Florida State head coach Willie Taggert looks at the game clock late in the second half of an NCAA college football game against Louisville, Saturday, Sept. 29, 2018, in Louisville, Ky. Florida State won 28-24. (AP Photo/Timothy D. Easley)
Florida State head coach Willie Taggert looks at the game clock late in the second half of an NCAA college football game against Louisville, Saturday, Sept. 29, 2018, in Louisville, Ky. Florida State won 28-24. (AP Photo/Timothy D. Easley)
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MIAMI GARDENS, Fla. (AP) — There have been bigger games in the Miami-Florida State rivalry. Games that have thwarted undefeated seasons. Games that have cost a team the national championship. Games that elevate someone to the No. 1 spot in the rankings.

None of that applies this time.

Yet to the Hurricanes and Seminoles, it's still enormous.

No. 17 Miami (4-1, 1-0 Atlantic Coast Conference) plays host to Florida State (3-2, 1-2) Saturday, a chance for the Hurricanes to retain bragging rights over their archrival and a chance for the Seminoles to erase more of the stench that followed an awful start. And even without a trophy at stake, players know exactly what this matchup means.

"It defines your season," Miami linebacker Michael Pinckney said. "You can do a lot of great things — but you know, a lot of people are going to ask you what you did in this game."

And those people will remember, too.

Missed kicks . Big rallies . Bigger hits . And just last year, a final-second catch for victory by the Hurricanes' Darrell Langham . If something goes down in a Miami-FSU matchup, it becomes unforgettable.

"It is one of our biggest games of the year," said Florida State cornerback Stanford Samuels III, whose father was responsible for one of those Miami-FSU hits back in 2003 that remains oft-replayed. "One of the biggest games in college football history with the rivalry. It is a game that you come to Florida State for."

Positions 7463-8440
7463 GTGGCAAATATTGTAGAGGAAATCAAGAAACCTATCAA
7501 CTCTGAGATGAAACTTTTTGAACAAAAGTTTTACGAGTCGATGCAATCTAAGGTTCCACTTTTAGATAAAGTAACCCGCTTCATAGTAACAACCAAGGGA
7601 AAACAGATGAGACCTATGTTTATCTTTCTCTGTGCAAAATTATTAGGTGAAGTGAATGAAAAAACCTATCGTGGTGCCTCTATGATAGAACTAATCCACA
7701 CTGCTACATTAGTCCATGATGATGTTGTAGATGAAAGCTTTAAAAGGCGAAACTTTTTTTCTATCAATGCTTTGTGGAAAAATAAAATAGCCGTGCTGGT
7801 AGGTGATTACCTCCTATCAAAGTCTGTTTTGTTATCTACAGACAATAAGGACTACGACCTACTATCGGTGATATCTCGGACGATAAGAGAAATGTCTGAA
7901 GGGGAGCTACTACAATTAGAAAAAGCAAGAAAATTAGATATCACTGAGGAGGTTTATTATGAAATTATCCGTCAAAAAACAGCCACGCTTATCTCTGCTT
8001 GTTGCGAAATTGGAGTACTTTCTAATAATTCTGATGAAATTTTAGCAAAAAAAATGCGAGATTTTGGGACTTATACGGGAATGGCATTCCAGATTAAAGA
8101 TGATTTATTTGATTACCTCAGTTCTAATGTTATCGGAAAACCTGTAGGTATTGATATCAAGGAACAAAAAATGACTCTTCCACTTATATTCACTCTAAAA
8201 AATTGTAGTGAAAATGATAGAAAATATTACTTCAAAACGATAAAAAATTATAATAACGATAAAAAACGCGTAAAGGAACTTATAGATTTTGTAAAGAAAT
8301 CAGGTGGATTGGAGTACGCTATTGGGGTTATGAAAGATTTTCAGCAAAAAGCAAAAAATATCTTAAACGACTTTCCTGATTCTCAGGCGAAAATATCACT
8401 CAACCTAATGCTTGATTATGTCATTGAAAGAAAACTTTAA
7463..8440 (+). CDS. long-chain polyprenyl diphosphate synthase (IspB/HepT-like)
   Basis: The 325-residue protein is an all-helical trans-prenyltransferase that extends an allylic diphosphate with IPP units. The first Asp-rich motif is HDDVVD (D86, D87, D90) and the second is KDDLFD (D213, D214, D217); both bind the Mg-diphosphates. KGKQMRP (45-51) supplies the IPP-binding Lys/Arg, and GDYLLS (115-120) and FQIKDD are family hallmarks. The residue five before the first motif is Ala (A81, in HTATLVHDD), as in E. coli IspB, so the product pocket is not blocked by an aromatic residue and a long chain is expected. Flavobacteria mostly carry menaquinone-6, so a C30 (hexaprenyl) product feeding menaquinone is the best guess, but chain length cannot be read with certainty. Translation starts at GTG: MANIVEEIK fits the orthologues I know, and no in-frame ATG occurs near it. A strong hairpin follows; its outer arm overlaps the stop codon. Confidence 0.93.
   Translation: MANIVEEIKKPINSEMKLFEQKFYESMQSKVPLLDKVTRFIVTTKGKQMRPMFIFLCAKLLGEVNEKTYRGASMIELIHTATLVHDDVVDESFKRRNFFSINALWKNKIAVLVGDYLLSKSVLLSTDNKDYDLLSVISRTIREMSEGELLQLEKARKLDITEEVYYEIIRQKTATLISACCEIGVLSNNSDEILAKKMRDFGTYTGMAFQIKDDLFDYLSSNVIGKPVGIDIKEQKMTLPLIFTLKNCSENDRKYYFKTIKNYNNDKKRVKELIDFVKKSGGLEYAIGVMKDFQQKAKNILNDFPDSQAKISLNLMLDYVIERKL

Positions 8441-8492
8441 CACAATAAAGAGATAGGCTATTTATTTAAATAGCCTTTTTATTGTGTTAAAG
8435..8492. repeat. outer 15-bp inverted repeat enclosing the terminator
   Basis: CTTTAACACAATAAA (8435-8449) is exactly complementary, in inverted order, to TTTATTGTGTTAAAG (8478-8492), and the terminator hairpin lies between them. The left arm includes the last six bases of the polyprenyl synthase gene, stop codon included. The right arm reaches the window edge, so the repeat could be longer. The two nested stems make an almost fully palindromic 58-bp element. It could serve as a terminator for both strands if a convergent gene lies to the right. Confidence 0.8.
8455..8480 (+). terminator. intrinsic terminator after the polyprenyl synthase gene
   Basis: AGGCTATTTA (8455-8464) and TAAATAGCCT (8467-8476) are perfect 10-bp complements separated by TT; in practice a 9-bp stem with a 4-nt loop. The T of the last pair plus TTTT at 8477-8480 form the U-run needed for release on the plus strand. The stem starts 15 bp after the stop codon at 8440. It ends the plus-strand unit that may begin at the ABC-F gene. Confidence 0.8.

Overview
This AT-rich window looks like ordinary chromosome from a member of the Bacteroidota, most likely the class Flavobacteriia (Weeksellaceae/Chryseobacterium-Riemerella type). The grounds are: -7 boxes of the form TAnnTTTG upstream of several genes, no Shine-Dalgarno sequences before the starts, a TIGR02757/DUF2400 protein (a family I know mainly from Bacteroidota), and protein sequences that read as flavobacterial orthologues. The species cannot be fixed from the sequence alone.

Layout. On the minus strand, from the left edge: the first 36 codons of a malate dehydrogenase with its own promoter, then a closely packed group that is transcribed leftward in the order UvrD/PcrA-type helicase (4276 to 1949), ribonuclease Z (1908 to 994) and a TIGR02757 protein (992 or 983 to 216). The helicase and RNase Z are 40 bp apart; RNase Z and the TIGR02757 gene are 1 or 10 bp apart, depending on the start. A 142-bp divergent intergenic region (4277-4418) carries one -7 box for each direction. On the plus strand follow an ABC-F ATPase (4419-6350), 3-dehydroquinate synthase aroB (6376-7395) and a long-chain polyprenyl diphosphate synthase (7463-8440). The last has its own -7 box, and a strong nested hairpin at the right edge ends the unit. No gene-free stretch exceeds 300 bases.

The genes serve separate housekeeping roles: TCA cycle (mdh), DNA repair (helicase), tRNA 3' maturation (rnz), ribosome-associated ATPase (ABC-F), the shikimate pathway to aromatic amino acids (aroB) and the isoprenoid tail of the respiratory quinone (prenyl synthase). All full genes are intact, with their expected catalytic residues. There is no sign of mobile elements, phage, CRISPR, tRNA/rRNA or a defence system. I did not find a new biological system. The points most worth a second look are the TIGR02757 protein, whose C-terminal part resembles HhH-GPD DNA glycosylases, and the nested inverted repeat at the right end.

Miami coach Mark Richt has been on every imaginable side of the series. He played in it for the Hurricanes. He was an assistant coach for the Seminoles. He's now back his alma mater, trying to lead it to its first home win over FSU since 2004.

"We all know what a big game it is," Richt said. "We all know what's at stake."

So does FSU coach Willie Taggart, who is going to be part of the game for the first time.

He knows exactly what it's all about.

"You've got two storied programs that have some very talented young men on their team," Taggart said. "And they dislike each other, and it will be one exciting, physical, talented football game."

Here's some of what to know going into Saturday:


Miami has the Turnover Chain; Florida State rebutted this year with the Turnover Backpack. Whichever accessory comes out the most will probably indicate which team will win — no team has lost the turnover battle and won a Miami-Florida State game since 2008. If there is one drawback to the chain for Miami, it's this: The noise generated by fans when it comes out often has the Hurricanes' offense needing to use a silent cadence when play resumes, even in its own stadium, because the celebration on the sideline is still ongoing.


Miami rushed for at least 100 yards against Florida State in six straight meetings from 2000 through 2004. The Hurricanes have gotten to the 100-yard mark in rushing in only four of the 13 meetings since, and have averaged a mere 2.2 yards per carry over the last three Miami-FSU matchups. Against all other opponents over that same span, Miami averages 4.7 yards per rush.


Florida State has lost four consecutive games against opponents in the Top 25. The Seminoles have not lost five games in a row to ranked teams since a 13-game slide from 1969 through 1976. There's been 15 past instances of a ranked team facing an unranked team in the Miami-FSU rivalry — in those games, the ranked team has gone 13-2.


Home-field advantage does not make a team unbeatable in this series. Far from it. Florida State is 20-17 in games played in Miami or the Hurricanes' current home in Miami Gardens (a record that includes Miami's win over Florida State at the Jan. 1, 2004 Orange Bowl, technically a neutral-site game). Miami is 15-10 in games at Tallahassee, including a win last season.


The good news for Miami is that since 1986, there have been nine double-digit favorites going into this rivalry matchup — and those favorites have won all nine of those games. The bad news for Miami is that out of the last six times the Hurricanes have been favored to beat Florida State, they've gone 1-5. Most books have Miami as about a 13-point favorite this week; the last time FSU was such a big underdog against the Hurricanes was 2002.


Associated Press Writer Bob Ferrante in Tallahassee, Florida contributed to this story.


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